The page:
If Priefer really said what Kluwe alleges he did, then Kluwe is right about him not deserving any future employment.
Some have thought Priefer might be in line to at least get an interview for the Vikings' coaching job. While there is little to no chance he would have been hired, there is now almost no chance he gets an interview.
What will be interesting is to see how, or if, this impacts Spielman and Frazier, who is reportedly a candidate to become the defensive coordinator for Lovie Smith in Tampa Bay. In some ways, you can't help but think Frazier's guilt is more by association than anything.
Kluwe wrote his piece for publication only days after his friend, former Vikings kicker Ryan Longwell, tweeted that his old team fired the wrong guy when it let go of Frazier and not Spielman. Anyone who was around the Vikings during Longwell and Kluwe's tenure knew that neither was a big Spielman fan.
Kluwe, though, certainly knew that supporting a cause, any cause, is frowned upon in an NFL culture that wants its players to only be heard from on Sundays.
Kluwe's support for same-sex marriage isn't the only thing that some at Winter Park might have objected to.
The Vikings were livid with Kluwe late in the 2010 season when he tweeted that the team should not play a game on the frozen field at TCF Bank Stadium because it would be so dangerous.
The Vikings had been forced to move one home game to the road the previous week after the Metrodome roof had collapsed and there was talk the game against Chicago might be played outside the state as well. The Vikings, though, had no interest in moving another home game to a neutral site and the Sunday before that Monday game, they also had planned a celebration of their 50th season in the NFL.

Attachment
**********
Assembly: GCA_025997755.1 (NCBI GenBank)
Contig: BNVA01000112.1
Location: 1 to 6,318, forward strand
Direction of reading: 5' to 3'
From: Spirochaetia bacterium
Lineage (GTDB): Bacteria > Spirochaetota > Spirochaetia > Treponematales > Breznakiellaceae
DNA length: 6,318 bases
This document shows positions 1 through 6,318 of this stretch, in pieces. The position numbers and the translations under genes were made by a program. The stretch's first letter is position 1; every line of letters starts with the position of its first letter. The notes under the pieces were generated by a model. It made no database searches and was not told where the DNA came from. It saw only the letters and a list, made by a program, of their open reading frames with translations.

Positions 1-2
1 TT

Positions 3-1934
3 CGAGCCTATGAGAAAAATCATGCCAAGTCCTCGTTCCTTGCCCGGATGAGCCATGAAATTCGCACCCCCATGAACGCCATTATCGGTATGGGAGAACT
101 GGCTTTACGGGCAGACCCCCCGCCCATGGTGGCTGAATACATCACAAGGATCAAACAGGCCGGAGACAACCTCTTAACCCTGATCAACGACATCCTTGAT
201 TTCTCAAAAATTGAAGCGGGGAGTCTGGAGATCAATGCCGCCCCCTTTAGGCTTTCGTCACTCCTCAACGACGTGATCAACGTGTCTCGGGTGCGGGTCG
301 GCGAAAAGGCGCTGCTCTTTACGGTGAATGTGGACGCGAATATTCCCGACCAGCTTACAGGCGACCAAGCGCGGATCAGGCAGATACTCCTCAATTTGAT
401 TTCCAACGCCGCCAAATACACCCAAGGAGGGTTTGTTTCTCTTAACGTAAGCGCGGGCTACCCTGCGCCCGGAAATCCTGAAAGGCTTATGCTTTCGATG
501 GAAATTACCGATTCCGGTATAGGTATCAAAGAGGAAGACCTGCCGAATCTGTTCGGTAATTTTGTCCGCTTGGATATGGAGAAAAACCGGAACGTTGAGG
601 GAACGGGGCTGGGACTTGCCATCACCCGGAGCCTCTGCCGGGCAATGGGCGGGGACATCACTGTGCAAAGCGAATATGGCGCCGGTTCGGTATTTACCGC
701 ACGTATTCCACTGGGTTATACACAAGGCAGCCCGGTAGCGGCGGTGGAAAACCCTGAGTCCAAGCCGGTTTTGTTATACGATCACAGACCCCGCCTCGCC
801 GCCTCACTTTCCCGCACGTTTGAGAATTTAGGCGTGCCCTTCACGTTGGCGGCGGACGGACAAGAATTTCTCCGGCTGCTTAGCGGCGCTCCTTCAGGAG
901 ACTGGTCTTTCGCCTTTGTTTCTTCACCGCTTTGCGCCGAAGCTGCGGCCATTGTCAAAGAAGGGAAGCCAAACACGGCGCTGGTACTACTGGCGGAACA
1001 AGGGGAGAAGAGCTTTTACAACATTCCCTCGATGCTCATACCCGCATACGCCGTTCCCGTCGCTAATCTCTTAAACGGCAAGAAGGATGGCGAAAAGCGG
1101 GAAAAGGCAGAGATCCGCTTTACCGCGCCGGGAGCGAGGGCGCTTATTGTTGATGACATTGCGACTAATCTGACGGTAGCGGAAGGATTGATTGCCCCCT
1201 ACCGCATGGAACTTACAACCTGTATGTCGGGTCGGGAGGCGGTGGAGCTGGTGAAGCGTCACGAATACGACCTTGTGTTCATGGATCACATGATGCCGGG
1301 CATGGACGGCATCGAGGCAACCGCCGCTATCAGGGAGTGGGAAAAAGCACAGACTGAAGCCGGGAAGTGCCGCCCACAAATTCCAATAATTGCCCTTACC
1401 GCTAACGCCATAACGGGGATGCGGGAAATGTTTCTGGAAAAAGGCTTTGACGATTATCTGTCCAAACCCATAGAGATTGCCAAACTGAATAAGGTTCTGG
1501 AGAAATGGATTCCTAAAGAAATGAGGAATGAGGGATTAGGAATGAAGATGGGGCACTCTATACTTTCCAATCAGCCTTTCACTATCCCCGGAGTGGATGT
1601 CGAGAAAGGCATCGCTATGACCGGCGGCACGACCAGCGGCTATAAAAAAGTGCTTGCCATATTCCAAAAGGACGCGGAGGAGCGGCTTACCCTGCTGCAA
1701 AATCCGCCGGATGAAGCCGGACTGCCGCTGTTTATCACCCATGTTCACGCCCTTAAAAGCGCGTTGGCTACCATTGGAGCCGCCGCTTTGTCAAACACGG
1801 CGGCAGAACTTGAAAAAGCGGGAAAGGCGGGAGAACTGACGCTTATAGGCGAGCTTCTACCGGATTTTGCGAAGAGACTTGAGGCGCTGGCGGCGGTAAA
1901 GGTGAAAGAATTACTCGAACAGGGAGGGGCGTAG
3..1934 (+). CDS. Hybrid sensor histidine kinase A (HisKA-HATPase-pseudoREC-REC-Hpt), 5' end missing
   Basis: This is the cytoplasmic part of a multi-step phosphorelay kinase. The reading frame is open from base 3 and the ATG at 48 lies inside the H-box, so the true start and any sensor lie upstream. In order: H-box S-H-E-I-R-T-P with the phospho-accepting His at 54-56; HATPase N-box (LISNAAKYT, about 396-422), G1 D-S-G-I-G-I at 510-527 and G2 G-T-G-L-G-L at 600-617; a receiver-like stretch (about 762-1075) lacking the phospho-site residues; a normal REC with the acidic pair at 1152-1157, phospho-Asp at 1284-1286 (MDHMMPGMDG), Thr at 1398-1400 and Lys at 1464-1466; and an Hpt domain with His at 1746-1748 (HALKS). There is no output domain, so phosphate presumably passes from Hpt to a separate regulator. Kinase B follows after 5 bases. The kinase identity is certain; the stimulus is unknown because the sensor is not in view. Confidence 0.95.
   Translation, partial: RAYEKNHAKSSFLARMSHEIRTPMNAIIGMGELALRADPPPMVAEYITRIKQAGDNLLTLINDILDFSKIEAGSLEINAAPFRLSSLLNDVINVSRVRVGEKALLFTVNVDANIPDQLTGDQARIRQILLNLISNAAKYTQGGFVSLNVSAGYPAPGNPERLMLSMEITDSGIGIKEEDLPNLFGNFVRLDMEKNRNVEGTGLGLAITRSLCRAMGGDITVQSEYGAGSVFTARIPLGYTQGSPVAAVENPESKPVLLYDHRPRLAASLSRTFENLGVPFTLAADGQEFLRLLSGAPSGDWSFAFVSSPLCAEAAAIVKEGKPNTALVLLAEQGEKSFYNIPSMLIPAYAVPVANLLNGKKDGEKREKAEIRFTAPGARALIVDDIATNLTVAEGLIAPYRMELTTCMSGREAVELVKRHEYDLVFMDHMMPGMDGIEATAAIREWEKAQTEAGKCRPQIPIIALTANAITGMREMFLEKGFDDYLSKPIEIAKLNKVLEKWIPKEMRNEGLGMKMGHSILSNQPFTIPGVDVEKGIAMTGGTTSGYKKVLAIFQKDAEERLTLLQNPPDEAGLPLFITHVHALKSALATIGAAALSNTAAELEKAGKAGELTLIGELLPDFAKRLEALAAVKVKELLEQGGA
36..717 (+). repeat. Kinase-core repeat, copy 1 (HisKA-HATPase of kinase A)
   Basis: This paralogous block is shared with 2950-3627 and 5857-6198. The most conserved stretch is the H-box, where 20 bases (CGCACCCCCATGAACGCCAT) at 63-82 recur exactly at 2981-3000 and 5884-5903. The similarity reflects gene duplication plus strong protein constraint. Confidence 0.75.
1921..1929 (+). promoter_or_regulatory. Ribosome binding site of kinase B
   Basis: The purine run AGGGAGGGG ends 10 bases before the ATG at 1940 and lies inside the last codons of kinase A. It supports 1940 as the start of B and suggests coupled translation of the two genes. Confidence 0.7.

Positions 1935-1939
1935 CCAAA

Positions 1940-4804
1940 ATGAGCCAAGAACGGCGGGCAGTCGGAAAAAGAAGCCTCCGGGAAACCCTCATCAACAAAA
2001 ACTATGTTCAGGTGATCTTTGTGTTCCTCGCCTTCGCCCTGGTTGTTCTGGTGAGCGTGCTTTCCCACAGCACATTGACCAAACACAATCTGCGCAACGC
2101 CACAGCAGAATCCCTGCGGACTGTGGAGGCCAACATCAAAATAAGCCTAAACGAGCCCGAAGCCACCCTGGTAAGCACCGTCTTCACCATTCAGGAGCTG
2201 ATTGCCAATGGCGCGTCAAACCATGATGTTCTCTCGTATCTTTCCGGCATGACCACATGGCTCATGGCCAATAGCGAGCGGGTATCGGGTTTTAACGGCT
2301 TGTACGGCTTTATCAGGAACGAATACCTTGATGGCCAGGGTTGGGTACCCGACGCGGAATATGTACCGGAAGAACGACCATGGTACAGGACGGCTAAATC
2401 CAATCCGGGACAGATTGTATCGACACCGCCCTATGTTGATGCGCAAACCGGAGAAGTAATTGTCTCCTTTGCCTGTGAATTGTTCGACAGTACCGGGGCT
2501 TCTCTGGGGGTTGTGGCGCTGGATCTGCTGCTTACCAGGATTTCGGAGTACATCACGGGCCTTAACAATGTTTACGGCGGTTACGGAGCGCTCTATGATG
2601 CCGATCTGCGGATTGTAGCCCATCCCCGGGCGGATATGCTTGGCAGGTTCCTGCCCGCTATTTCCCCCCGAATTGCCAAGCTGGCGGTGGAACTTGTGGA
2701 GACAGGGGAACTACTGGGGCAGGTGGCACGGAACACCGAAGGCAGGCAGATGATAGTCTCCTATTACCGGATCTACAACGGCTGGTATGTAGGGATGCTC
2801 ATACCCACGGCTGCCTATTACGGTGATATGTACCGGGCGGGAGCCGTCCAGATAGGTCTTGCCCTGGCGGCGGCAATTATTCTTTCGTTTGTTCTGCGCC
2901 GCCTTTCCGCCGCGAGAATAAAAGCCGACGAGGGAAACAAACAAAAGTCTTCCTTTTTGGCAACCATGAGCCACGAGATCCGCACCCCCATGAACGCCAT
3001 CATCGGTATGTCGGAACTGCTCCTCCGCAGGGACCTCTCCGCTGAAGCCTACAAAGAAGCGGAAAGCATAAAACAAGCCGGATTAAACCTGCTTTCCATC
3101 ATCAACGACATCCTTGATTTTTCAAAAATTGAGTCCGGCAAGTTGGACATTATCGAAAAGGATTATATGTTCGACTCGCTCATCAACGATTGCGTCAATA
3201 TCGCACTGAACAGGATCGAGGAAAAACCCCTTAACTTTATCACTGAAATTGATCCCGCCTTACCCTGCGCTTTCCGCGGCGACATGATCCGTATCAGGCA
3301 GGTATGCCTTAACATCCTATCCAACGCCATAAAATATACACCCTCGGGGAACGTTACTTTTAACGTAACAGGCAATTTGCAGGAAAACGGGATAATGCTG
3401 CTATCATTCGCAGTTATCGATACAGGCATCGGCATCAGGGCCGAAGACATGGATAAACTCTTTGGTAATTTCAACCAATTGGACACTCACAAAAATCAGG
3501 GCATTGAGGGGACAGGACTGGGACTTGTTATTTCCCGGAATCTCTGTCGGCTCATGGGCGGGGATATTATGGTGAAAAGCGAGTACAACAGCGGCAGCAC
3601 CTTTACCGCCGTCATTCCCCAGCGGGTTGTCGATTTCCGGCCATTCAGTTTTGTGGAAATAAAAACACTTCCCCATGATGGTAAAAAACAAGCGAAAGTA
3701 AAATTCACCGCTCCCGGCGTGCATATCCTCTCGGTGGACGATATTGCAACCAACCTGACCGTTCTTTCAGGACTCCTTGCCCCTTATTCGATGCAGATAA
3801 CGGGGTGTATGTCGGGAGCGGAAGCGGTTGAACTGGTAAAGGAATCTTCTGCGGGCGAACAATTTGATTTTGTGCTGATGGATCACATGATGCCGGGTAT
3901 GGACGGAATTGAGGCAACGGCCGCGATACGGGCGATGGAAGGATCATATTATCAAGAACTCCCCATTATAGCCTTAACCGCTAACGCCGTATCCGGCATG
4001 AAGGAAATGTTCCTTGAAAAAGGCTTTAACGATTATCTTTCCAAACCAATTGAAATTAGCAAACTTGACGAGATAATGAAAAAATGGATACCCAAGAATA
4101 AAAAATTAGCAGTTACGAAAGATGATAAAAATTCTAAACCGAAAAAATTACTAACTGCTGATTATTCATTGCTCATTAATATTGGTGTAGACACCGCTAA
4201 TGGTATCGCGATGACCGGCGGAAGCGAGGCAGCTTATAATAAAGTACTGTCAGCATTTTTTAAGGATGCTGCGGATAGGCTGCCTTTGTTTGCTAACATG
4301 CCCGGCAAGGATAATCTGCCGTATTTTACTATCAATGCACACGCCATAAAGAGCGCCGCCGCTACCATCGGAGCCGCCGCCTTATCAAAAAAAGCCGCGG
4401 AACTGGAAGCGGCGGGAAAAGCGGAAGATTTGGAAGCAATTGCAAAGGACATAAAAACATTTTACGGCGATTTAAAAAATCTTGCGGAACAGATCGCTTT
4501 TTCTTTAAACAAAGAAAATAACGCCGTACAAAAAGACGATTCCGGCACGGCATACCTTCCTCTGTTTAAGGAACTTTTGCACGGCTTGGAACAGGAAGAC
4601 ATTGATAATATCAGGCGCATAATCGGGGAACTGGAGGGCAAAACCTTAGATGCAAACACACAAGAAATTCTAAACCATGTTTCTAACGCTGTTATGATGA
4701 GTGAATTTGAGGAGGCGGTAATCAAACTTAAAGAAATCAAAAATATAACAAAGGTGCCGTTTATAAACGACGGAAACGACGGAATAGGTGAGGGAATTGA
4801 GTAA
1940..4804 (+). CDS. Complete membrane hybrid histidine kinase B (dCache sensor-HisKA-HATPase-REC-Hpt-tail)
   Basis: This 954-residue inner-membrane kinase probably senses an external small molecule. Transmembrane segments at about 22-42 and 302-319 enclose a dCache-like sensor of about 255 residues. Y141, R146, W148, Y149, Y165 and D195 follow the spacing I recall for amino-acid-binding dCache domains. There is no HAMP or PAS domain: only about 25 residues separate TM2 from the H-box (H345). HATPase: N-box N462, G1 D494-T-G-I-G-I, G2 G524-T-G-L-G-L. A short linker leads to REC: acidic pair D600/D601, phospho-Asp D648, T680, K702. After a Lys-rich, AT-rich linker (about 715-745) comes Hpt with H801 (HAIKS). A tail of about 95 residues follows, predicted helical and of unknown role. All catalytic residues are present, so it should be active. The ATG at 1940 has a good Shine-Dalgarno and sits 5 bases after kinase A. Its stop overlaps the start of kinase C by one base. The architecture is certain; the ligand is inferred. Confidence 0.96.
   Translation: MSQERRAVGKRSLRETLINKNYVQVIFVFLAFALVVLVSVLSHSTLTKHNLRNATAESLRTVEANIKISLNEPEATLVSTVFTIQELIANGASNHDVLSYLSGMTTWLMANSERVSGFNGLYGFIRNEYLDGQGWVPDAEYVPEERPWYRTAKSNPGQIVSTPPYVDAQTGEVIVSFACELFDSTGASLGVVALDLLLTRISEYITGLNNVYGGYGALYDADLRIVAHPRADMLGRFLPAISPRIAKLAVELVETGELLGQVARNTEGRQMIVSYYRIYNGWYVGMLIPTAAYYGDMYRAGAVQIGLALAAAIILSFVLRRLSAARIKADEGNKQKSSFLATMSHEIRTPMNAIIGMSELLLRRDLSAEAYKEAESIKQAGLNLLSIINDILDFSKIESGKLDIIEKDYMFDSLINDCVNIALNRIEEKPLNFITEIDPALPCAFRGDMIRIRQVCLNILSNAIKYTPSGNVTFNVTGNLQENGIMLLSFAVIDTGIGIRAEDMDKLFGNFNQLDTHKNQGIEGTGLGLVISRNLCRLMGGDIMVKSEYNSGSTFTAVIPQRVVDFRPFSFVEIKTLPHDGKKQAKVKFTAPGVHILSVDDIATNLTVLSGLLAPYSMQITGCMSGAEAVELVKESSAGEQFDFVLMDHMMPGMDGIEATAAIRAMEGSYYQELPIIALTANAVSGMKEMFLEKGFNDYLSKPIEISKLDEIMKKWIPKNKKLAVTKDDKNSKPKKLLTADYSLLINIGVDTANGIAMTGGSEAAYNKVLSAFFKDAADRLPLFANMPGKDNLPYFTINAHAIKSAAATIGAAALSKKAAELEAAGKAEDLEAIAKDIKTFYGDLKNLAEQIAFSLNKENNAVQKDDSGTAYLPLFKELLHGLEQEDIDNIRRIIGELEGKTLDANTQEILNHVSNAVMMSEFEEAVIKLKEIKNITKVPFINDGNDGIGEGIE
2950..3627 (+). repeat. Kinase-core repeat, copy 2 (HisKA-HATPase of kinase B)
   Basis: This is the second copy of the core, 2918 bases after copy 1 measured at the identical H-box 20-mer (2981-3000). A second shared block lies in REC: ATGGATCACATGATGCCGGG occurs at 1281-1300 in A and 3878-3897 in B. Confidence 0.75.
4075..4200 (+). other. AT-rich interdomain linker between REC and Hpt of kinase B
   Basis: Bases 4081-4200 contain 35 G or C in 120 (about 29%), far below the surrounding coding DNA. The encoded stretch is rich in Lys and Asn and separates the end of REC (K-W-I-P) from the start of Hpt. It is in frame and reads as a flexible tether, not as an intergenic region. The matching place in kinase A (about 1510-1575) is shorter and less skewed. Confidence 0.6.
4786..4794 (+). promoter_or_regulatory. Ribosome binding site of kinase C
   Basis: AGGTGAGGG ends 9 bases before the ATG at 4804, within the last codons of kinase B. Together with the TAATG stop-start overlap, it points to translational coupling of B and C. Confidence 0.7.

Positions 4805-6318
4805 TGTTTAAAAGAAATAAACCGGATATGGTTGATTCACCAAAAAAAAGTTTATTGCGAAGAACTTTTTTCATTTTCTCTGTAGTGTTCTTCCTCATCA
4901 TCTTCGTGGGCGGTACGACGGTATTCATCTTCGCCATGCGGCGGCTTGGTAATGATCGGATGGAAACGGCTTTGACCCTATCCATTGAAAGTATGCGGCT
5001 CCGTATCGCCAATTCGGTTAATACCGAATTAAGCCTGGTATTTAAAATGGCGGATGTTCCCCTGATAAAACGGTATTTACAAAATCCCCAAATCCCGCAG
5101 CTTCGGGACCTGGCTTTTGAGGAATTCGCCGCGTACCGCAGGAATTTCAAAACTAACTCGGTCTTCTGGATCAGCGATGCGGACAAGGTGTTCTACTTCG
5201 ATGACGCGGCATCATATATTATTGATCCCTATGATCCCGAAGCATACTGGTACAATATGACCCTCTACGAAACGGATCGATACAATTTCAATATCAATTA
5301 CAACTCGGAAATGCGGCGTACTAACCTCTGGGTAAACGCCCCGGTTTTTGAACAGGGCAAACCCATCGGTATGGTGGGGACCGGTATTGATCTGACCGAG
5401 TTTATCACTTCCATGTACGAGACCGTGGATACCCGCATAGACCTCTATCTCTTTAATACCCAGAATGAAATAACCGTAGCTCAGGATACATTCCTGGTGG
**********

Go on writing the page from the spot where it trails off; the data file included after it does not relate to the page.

Privately, the Vikings seethed and dismissed Kluwe's stance as the irrational ranting of a punter. It didn't seem to be nearly as irrational after Brett Favre suffered a concussion when his head and shoulder slammed into the turf as he was sacked during the second quarter.
Kluwe has come to the conclusion he was released by the Vikings because of his views and his willingness to state his views on same-sex marriage. That likely was a big part of it. To believe anything else would be naïve.
But as my former Star Tribune colleague and ESPN.com NFL writer Kevin Seifert pointed out last May after Jeff Locke was drafted and Kluwe was let go, there were other reasons the franchise could point to for why it severed ties with him. This includes some pretty significant savings in the salary cap.
Siefert, and others, have posited that Kluwe likely was cut for performance reasons, unrelated to Kluwe's advocacy.
The Vikings sent out a response to Kluwe's article around 3:30 p.m.
The full statement can be read here. In part, it said:
"Any notion that Chris was released from our football team due to his stance on marriage equality is entirely inaccurate and inconsistent with team policy. Chris was released strictly based on his football performance.
"We will have further comment at the appropriate time."
For most teams having to do this type of crisis management would be no way to start off the New Year. For the Vikings, though, it should come as no surprise.